An On-road Motor Vehicle Emissions Inventory for Denver: An Efficient Alternative to Modeling

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Chemistry and Biochemistry


Atmospheric chemistry, Emissions, Pollutants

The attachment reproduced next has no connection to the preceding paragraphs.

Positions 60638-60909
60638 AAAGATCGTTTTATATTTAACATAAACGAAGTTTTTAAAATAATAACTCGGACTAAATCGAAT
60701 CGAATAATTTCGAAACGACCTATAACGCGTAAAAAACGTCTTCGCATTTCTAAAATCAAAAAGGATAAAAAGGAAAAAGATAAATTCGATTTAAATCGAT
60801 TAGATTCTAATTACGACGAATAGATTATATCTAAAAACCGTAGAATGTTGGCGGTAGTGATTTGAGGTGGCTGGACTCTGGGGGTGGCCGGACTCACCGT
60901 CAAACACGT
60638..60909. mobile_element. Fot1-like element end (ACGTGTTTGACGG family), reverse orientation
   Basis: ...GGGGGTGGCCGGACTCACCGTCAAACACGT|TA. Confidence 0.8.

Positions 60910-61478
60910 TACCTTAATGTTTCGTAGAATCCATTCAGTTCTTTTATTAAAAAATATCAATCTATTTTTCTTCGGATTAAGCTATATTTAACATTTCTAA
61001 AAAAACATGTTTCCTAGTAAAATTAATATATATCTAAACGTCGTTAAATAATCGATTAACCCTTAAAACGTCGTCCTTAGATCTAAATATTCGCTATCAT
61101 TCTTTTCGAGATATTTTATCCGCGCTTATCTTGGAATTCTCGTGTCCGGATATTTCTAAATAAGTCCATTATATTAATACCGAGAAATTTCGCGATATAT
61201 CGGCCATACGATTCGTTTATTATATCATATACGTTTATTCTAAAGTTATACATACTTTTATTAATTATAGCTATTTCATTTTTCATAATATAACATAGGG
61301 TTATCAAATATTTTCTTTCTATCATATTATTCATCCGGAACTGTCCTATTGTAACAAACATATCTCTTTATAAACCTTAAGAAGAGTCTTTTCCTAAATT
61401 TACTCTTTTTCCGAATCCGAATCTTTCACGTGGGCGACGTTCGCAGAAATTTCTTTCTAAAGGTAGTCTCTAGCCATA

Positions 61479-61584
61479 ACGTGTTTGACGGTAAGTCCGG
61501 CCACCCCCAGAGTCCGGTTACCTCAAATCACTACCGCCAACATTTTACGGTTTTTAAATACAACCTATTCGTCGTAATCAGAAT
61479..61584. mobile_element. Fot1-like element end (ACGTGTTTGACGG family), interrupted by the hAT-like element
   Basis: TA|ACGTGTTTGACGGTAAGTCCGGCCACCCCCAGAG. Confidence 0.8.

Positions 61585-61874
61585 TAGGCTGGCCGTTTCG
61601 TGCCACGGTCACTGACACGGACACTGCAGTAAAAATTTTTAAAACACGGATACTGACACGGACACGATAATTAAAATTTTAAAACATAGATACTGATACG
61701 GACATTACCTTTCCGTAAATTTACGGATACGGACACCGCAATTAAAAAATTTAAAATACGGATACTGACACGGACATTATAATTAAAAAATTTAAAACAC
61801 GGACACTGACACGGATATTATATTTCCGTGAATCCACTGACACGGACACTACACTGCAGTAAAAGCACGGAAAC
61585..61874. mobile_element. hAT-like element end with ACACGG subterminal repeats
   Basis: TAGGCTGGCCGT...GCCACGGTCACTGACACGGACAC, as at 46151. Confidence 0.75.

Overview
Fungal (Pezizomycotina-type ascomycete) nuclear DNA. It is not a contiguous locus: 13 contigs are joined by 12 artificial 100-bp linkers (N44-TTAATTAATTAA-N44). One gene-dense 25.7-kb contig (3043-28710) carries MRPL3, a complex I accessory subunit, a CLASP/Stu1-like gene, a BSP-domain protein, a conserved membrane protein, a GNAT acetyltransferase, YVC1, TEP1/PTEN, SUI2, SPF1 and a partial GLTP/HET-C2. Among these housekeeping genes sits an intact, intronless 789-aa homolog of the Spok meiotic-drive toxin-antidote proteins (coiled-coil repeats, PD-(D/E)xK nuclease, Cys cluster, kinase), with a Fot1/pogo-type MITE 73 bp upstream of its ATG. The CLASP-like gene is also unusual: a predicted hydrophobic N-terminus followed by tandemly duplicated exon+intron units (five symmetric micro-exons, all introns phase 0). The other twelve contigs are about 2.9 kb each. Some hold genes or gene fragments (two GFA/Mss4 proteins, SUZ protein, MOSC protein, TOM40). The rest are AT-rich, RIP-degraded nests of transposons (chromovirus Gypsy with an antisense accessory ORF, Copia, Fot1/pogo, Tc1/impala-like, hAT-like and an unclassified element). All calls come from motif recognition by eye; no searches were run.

Emission inventories from mobile sources have traditionally been obtained through computational modeling. This method, however, has intrinsic shortcomings in that the factors used incorporate only a limited amount of real-world observations. The agreement between model predictions and measurements has often been poor. Recently, a fuel-based method of obtaining on-road emissions inventories has been developed. This technique calculates emission factors in grams of pollutant per unit of fuel used (kg, gallons or l) from remote sensing measurements. Combining these factors with fuel use data, available from tax records, results in a fuel-based emission inventory. This method for obtaining emission inventories is very economical and an ideal alternative for locations lacking the resources to develop an emissions model. We have used this routine to calculate CO, HC and NO on-road running exhaust emissions inventories for the Denver Metropolitan area during several years when the enhanced I/M program has been in place. These calculations indicate a continually decreasing inventory over the 6 yr study period. The calculations are also compared with results from the recent MOBILE6 model. The modeled inventories are 30–70% higher, 40% lower, and 40–80% higher for CO, HC and NO, respectively.

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